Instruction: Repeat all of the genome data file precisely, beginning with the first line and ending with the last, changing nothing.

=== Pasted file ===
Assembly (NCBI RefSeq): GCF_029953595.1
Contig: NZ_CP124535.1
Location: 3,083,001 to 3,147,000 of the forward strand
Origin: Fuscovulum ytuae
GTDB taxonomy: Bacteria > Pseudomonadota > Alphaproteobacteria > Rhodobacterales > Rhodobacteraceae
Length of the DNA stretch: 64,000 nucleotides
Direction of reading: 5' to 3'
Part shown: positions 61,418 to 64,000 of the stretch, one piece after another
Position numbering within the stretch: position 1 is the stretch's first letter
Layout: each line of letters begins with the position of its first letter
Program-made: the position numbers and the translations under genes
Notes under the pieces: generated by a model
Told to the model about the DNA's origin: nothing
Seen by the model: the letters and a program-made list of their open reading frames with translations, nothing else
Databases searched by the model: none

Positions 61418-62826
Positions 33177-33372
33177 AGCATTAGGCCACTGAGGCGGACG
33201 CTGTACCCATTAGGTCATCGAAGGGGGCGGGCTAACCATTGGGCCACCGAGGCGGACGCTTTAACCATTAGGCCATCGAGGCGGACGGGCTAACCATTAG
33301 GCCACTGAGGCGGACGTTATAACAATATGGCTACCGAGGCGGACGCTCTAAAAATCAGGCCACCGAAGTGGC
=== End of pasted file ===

Assembly (NCBI RefSeq): GCF_029953595.1
Contig: NZ_CP124535.1
Location: 3,083,001 to 3,147,000 of the forward strand
Origin: Fuscovulum ytuae
GTDB taxonomy: Bacteria > Pseudomonadota > Alphaproteobacteria > Rhodobacterales > Rhodobacteraceae
Length of the DNA stretch: 64,000 nucleotides
Direction of reading: 5' to 3'
Part shown: positions 61,418 to 64,000 of the stretch, one piece after another
Position numbering within the stretch: position 1 is the stretch's first letter
Layout: each line of letters begins with the position of its first letter
Program-made: the position numbers and the translations under genes
Notes under the pieces: generated by a model
Told to the model about the DNA's origin: nothing
Seen by the model: the letters and a program-made list of their open reading frames with translations, nothing else
Databases searched by the model: none

Positions 61418-62826
Positions 33177-33372
33177 AGCATTAGGCCACTGAGGCGGACG
33201 CTGTACCCATTAGGTCATCGAAGGGGGCGGGCTAACCATTGGGCCACCGAGGCGGACGCTTTAACCATTAGGCCATCGAGGCGGACGGGCTAACCATTAG
33301 GCCACTGAGGCGGACGTTATAACAATATGGCTACCGAGGCGGACGCTCTAAAAATCAGGCCACCGAAGTGGC